Luigi Comencini

Luigi Comencini (Italian pronunciation: [luˈiːdʒi komenˈtʃiːni]; 8 June 1916 – 6 April 2007)[1][2] was an Italian film director. Together with Dino Risi, Ettore Scola and Mario Monicelli, he was considered among the masters of the commedia all'italiana genre.

Luigi Comencini
Comencini in 1971
Born(1916-06-08)8 June 1916
Died6 April 2007(2007-04-06) (aged 90)
Rome, Italy
Years active1937–1991

His daughters Cristina and Francesca are both film directors.


His first successful movie was L'imperatore di Capri, featuring Totò. Comencini's 1953 Pane, amore e fantasia, with Vittorio De Sica and Gina Lollobrigida, is considered a primary example of neorealismo rosa (pink neorealism). It was followed by Pane, amore e gelosia.

After first directing Alberto Sordi in La bella di Roma (1955), Comencini again worked with Sordi in what is considered his masterwork, Tutti a casa, a bitter comedy about Italy after the armistice of 1943. The film won the Special Golden Prize at the 2nd Moscow International Film Festival.[3] Also set in World War II, but devoted to the Italian partisans, is La ragazza di Bube (1963). This was followed by Incompreso (1966, based on the English novel by Florence Montgomery).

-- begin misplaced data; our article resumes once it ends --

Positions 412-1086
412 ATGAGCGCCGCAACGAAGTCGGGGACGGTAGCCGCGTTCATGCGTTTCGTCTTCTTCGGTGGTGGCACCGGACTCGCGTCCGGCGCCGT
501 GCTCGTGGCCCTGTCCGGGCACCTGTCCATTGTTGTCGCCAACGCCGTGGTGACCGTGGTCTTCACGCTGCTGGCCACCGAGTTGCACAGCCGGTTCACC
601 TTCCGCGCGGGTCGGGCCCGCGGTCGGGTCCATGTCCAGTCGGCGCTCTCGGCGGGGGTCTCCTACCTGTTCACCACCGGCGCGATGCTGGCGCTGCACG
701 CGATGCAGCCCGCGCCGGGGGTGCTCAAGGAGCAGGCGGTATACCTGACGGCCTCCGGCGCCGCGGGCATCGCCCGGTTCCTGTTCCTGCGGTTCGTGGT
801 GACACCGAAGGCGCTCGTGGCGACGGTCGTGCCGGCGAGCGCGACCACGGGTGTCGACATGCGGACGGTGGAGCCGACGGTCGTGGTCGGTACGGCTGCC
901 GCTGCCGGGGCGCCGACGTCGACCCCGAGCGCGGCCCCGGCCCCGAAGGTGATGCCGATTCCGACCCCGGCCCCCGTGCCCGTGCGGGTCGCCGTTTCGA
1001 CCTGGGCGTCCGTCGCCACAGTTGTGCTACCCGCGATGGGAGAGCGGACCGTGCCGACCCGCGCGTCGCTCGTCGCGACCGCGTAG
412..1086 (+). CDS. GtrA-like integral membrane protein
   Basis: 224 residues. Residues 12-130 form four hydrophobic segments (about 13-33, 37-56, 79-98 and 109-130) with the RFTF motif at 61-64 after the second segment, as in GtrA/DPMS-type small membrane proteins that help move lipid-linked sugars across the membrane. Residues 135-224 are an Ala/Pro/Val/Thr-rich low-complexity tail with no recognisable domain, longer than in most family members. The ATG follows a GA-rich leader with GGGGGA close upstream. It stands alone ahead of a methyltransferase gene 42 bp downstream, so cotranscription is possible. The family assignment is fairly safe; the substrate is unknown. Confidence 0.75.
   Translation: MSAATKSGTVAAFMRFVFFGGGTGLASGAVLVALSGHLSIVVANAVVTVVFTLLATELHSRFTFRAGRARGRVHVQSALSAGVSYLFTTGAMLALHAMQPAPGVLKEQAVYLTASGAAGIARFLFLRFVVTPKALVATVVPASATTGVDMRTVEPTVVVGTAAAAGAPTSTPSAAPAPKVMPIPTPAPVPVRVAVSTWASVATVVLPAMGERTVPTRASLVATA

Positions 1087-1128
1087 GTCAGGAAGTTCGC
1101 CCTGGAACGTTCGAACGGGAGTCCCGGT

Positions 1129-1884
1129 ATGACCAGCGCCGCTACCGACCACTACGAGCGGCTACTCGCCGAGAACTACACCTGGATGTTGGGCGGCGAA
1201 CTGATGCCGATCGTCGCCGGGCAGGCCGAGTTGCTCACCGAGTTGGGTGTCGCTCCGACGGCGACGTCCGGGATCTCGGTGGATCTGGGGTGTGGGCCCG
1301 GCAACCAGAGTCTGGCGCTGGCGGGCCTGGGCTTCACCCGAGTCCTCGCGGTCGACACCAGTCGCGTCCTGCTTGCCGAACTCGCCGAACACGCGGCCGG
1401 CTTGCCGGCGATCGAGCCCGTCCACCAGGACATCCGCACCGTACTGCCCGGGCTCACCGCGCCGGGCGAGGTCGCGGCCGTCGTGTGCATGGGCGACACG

Comencini obtained an outstanding success with what is ranked amongst the best productions of Italian television, The Adventures of Pinocchio (1972). In the same year he directed the feature film Lo scopone scientifico, a dark comedy with Sordi and Silvana Mangano. In 1975 he released the mystery La donna della domenica, featuring Marcello Mastroianni, Jacqueline Bisset and Jean-Louis Trintignant.

Comencini's subsequent works were characterized by the presence of famous Italian actors of the time: Ugo Tognazzi in Il gatto (1977), or Nino Manfredi in his episode of Basta che non si sappia in giro. In the 1980s, Comencini's movies met with less success but his Cuore television series of 1984 was praised.

He died in Rome after a long illness in 2007.



  1. Italian filmmaker Comencini dies. BBC. 6 April 2007
  2. Luigi Comencini. The Guardian
  3. "2nd Moscow International Film Festival (1961)". MIFF. Archived from the original on 16 January 2013. Retrieved 4 November 2012.
This article is issued from Wikipedia. The text is licensed under Creative Commons - Attribution - Sharealike. Additional terms may apply for the media files.